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Tuesday, February 12, 2013
A recent commentary, “Restore metal value to currency” (Feb. 7), advocated a return to a metal standard (gold and silver) for U.S. currency, which was abandoned in 1971. There are many problems with a gold/silver standard, an important one being that at some point in the near future, gold and silver extraction for the U.S. and the world will peak and then fall to negligible amounts as the energy required to mine them increases.
The gold and silver that is already mined will eventually be scattered across the Earth, as mandated by the second law of thermodynamics. This is not a good basis for a currency.
A better basis for currency is energy consumed. Currently, the main component of an energy-consumed standard would be energy generated from burning fossil and nuclear fuels, but eventually consumed-energy will be generated only from the sun and geothermal sources. Since those eventual sources will be nearly constant for millions of years, their energy production will provide a steady basis for currency.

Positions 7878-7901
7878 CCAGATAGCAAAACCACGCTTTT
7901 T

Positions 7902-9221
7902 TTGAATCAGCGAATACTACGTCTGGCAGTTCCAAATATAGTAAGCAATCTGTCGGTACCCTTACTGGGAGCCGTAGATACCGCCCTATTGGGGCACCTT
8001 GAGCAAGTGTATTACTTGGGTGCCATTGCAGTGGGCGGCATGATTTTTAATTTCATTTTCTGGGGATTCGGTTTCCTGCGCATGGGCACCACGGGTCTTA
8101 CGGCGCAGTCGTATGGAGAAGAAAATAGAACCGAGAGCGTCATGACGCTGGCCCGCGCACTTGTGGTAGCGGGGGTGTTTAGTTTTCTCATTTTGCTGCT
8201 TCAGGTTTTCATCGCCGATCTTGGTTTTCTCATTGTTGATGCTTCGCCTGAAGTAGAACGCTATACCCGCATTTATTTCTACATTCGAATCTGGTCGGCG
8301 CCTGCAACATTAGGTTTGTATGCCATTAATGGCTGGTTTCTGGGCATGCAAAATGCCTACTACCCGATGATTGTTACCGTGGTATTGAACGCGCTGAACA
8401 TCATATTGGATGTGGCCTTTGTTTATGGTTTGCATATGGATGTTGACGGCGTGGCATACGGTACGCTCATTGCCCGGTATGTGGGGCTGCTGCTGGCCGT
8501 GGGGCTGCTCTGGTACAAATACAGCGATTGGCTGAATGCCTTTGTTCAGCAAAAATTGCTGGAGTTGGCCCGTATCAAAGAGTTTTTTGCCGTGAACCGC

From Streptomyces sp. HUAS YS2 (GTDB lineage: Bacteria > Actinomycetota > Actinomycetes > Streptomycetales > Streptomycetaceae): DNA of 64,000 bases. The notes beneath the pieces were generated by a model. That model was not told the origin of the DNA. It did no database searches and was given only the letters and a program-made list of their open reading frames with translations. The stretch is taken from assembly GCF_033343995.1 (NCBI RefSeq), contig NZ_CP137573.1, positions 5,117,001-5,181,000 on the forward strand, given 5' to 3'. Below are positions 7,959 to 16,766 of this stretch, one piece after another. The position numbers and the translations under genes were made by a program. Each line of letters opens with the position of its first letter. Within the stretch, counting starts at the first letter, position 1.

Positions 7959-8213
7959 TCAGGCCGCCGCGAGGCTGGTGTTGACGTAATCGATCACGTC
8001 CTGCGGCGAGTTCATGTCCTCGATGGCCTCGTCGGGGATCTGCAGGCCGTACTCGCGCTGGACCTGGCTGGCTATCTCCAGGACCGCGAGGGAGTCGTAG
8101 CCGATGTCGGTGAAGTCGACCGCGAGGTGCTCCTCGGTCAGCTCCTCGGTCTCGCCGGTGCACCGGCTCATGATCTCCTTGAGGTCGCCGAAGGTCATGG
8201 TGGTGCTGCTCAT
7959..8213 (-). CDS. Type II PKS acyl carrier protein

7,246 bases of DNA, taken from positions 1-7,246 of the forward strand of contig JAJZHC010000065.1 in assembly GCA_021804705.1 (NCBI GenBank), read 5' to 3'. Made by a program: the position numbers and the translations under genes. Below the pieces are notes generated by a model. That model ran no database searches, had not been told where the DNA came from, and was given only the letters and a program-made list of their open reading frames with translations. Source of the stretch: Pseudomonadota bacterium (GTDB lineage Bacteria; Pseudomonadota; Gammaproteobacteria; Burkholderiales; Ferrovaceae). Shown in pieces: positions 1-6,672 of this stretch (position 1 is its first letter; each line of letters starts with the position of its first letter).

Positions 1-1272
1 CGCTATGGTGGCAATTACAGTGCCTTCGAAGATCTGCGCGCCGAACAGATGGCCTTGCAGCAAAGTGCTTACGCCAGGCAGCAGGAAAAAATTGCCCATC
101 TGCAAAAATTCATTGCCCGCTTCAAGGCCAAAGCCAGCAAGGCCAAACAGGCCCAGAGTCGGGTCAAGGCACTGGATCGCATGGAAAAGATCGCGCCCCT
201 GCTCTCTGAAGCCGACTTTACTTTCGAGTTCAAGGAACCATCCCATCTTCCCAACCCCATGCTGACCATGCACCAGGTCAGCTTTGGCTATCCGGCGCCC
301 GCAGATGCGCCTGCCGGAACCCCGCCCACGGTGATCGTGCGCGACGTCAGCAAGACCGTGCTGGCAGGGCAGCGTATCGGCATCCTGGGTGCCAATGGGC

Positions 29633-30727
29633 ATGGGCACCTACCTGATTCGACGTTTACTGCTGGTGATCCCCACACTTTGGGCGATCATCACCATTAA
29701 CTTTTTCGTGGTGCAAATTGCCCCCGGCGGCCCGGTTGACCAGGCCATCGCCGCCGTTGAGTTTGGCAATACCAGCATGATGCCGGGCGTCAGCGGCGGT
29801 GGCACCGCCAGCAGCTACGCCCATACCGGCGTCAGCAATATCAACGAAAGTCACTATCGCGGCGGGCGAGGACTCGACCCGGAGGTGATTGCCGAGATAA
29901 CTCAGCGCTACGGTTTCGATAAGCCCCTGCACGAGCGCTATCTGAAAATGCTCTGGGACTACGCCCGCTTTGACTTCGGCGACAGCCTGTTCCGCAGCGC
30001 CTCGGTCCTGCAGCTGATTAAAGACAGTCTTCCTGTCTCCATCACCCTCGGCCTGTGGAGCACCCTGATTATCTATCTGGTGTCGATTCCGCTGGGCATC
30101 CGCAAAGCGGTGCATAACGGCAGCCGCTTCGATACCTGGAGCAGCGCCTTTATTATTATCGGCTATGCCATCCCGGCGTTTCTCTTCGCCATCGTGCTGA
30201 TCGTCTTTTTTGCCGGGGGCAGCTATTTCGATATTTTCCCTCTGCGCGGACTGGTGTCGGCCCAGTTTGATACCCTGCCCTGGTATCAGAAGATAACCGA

A system would have to be in place that assures that politicians do not exercise priority over scientists in determining how much energy is consumed.
For details about a currency system based on energy consumed, see http://www.roperld.com/science/CurrencySystems.htm.
L. DAVID ROPER
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